At a basic level, a pension is a simple idea – you save money during your working life to fund your retirement.
The problem is that pensions are governed by layers of legislation built up to address different issues at different times, which creates complexity. So in 2006 the Labour government of the day simplified the tax system. Eight different pension tax regimes were streamlined into one, and annual and lifetime allowances were established to ensure we all got our fair share of tax relief.
However, many commentators believe constant government ‘tinkering’ with the rules over the past 14 years, particularly in relation to tax relief, has taken pensions far away from the aims of simplification.
Pension tax relief is controlled through annual and lifetime allowances. When introduced in 2006 the limits were £215,000 and £1.5m, respectively. After successive cuts in recent years they now stand at £40,000 and £1,055m, so that many commentators question whether both are needed.
“The irony of pension simplification is we have a system that is ridiculously complex – much more so than before,” says SimplyBiz Group head of pensions technical Keeley Paddon. “The fact there’s penal testing on contributions going in, and then again on benefits coming out, is unfair.”
Pension simplification in 2006 tried to make all pension schemes comparable, the state pension is an example of that. We had a system of mixed state pension ages in 2006 – it is simpler now. However, for other pensions this has been the cause of many issues, because not all schemes are equal and can be tested in the same way.
Changing working patterns and pension freedoms have meant many people access some of their pension before they retire. It makes sense for those in this situation to continue saving, but the Money Purchase annual Allowance (MPAA) imposes a limit on this.
The introduction of pension freedoms in April 2015 enabled people to access their retirement savings from age 55 and opened up choices beyond buying an annuity or income drawdown. However, with flexibility and the ability to make choices, comes complexity. Savers have to assess whether they should draw money using flexi-access drawdown, uncrystallised funds pension lump sum, full encashment or, where applicable, continue with capped drawdown (if drawing down pre-pension freedoms), if a guaranteed income is required, then using the open market for the most appropriate annuity can be appropriate.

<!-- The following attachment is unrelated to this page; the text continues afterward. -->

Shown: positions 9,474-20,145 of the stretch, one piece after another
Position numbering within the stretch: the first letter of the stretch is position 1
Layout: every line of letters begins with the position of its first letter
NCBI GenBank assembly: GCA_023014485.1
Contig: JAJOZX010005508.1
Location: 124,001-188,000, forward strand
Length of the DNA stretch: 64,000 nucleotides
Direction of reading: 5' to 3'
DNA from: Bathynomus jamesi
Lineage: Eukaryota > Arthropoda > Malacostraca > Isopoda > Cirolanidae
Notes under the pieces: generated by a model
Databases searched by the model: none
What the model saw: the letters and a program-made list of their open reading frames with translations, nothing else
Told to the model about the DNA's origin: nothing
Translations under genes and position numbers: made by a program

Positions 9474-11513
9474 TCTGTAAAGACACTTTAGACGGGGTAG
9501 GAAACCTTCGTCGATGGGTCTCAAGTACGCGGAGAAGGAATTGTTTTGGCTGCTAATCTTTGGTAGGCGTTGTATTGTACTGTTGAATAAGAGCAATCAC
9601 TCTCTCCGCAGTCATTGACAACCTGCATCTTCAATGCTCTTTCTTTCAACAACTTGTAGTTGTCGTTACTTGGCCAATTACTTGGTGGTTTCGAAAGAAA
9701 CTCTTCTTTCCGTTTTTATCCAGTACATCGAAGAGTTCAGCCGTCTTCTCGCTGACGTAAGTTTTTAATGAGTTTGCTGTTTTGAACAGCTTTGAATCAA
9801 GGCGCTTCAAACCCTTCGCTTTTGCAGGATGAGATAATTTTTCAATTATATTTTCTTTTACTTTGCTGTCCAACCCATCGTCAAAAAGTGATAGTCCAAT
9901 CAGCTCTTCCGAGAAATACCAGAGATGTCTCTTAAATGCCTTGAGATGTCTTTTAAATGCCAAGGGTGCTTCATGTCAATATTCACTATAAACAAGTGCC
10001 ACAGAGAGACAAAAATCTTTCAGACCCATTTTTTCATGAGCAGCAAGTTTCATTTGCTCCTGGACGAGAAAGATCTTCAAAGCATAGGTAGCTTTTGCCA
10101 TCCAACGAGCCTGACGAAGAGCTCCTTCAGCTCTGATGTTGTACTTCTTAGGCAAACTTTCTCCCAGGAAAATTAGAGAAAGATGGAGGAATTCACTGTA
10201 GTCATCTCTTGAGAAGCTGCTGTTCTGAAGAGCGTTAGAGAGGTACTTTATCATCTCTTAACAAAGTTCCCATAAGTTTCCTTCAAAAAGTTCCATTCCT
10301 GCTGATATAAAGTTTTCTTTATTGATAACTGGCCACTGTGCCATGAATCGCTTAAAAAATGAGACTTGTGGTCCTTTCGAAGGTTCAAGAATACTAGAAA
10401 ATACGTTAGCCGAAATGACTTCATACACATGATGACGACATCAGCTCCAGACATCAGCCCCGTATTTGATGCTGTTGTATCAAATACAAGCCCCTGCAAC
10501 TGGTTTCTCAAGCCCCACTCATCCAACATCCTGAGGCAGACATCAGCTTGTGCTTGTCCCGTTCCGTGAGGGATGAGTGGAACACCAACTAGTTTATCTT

Since 2015 over £28 billion has been flexibly withdrawn from pensions. Pension freedom and choice was said to be about giving people more control over their pension savings, but I’m sure it’s no coincidence that it also resulted in an acceleration of the tax payable. It is estimated that Pensions Freedoms has resulted in £5 Billion in additional tax to HMRC (Source: Canada Life), perhaps as a result of over 33% of people exercising Pension Freedoms did not take advice. Given the complexity and the massive tax revenues received by HMRC, this highlights the need to get the right advice.
This article should not be considered investment advice or an offer of any product for sale, it contains opinions of the author but not necessarily the Firm and does not represent a recommendation of any particular strategy or investment product. Information contained has been obtained from sources believed to be reliable, but is not guaranteed. Past performance is not an indicator of future benefits.